Why You Should Always Seek Medical Care If You Are Suffering from an Eye Infection

It’s easy to dismiss itchy, red eyes as nothing more than being overtired or having a mild seasonal allergy. But when red, itchy eyes persist, or when they’re accompanied by other symptoms, there’s a good chance you could have an eye infection. And if you do, you need to schedule an office visit as quickly as possible. That’s because eye infections are caused by harmful organisms like bacteria, viruses, or fungi — sometimes, they can even be caused by tiny parasites. No matter what's causing your infection, without prompt treatment, you could wind up with a much more serious problem — one that might damage your vision.

Symptoms of eye infections

Most eye infections make the white part of your eye turn pink or reddish. But while that might be the most common symptom, it’s not the only one. Other common eye infection symptoms include:

Infections can occur in any part of your eye, including the inner eyelid, the surface layer of your eye, and even inside your eye.

If you have an eye infection, you may not have all these symptoms. Different types of infections can cause different symptoms. For instance, conjunctivitis, one of the most common eye infections, typically causes a lot of itchiness in your eye. It also causes your eye to turn pink, which is why conjunctivitis is often referred to by its more familiar name, pinkeye. Conjunctivitis is highly contagious; it spreads very easily from one person to another, and children are especially prone to it. Conjunctivitis can be caused by different types of germs that infect the conjunctiva, the clear membrane that covers the eye.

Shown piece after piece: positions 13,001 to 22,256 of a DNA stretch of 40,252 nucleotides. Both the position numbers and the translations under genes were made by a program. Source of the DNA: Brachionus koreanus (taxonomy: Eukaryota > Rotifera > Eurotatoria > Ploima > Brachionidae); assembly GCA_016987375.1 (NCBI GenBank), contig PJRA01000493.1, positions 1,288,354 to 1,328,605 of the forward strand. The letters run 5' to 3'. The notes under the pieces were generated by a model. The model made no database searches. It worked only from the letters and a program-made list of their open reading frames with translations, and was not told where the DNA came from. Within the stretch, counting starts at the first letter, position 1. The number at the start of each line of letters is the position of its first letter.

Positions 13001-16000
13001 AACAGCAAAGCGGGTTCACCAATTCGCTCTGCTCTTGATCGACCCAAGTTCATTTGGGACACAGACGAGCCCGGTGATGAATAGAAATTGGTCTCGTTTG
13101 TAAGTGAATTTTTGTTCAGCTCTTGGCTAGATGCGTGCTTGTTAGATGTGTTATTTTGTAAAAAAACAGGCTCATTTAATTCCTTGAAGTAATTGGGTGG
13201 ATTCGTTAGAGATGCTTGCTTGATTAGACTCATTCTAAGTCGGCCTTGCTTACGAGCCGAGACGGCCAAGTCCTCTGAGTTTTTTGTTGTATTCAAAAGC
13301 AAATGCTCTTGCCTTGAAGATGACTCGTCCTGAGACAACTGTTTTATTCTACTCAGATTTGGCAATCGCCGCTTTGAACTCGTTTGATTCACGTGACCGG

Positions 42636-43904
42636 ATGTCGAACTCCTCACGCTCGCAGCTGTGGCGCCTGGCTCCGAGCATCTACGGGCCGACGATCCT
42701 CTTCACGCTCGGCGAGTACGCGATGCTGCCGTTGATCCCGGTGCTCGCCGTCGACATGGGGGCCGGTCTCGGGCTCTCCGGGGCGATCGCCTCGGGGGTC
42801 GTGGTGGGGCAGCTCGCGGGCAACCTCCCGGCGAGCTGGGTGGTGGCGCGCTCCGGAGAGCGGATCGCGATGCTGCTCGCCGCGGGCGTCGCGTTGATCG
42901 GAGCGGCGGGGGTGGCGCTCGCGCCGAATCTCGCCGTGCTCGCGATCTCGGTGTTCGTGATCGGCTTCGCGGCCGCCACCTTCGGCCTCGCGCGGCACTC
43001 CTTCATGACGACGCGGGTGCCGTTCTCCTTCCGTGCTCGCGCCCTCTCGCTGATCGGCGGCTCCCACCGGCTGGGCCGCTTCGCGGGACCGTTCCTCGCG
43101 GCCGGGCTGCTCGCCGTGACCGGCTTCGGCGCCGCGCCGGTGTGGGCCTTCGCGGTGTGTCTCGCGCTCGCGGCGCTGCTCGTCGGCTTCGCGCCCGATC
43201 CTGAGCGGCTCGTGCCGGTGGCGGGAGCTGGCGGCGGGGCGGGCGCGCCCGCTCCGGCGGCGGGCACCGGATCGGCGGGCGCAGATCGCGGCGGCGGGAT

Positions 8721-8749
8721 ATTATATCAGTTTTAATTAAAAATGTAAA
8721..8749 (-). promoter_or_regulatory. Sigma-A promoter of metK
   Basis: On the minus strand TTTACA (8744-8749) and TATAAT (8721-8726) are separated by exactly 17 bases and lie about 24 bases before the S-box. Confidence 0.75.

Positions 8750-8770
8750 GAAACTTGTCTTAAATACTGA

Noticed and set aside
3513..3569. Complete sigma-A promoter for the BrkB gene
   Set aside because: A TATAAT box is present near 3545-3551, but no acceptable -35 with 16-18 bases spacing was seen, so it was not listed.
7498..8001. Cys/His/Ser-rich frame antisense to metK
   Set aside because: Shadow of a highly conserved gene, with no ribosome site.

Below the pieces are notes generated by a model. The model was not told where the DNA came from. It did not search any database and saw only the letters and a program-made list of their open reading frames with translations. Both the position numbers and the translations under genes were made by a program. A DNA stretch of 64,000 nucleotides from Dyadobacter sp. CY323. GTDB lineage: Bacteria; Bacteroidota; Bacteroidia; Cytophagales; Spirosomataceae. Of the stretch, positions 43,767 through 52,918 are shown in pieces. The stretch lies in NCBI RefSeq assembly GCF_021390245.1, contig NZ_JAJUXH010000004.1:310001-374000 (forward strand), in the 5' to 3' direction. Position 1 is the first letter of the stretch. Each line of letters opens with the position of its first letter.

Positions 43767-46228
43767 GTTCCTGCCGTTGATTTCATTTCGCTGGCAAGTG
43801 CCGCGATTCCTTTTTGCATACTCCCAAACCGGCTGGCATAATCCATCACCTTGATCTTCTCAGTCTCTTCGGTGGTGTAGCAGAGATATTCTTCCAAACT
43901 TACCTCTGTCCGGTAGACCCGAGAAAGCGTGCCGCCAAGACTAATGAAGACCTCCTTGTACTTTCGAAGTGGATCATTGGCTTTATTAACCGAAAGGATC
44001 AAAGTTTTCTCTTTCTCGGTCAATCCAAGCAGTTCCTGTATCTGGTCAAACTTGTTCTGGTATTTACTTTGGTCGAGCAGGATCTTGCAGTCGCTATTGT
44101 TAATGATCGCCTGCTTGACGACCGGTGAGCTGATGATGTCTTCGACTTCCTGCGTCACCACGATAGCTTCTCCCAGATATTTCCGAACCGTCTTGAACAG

Other infections include:

A lot of eye infections develop when we touch an infected surface and then rub our eyes. The germs on our fingers enter our eyes and multiply, causing an infection. If your corneas are damaged by dryness or irritation from contact lenses or if you have a tiny tear or scratch on your cornea, you’re also much more prone to developing an eye infection.

Why your eye infection needs medical treatment

Of course, getting medical treatment for an eye infection is important because it can relieve the painful or annoying symptoms the infection is causing. And if your infection is contagious, getting medical treatment means you won't wind up spreading it to other people. But there’s another reason to have an eye infection treated as promptly as possible: Most eye infections aren’t going to go away on their own. Once germs get inside your eye, they’re going to go on multiplying and thriving until something changes. That usually means a course of medication to get rid of the germs and restore your eye to its normal health. When you don’t get prompt treatment, the germs can spread from one part of your eye to another. And depending on the type of germ that’s in your eye — and how long the infection has been going on — you could wind up losing part or even all your vision. 

Even though an eye infection can have really serious consequences, treatment for most eye infections is pretty straightforward. Most eye infections can be treated with medicated eye drops. In a few cases, you might need to take oral medication as well. In addition to medicine, using warm compresses and wearing sunglasses while your eyes are light-sensitive can help reduce symptoms while your eye heals. If you wear contacts, you'll also need to switch to glasses until the infection has completely cleared up.

If you have any unusual symptoms affecting your eyes or your vision, having your eyes examined by Dr. Alisha Poonawala is the first step toward relieving your symptoms and protecting your vision. To schedule an exam, contact the practice today.

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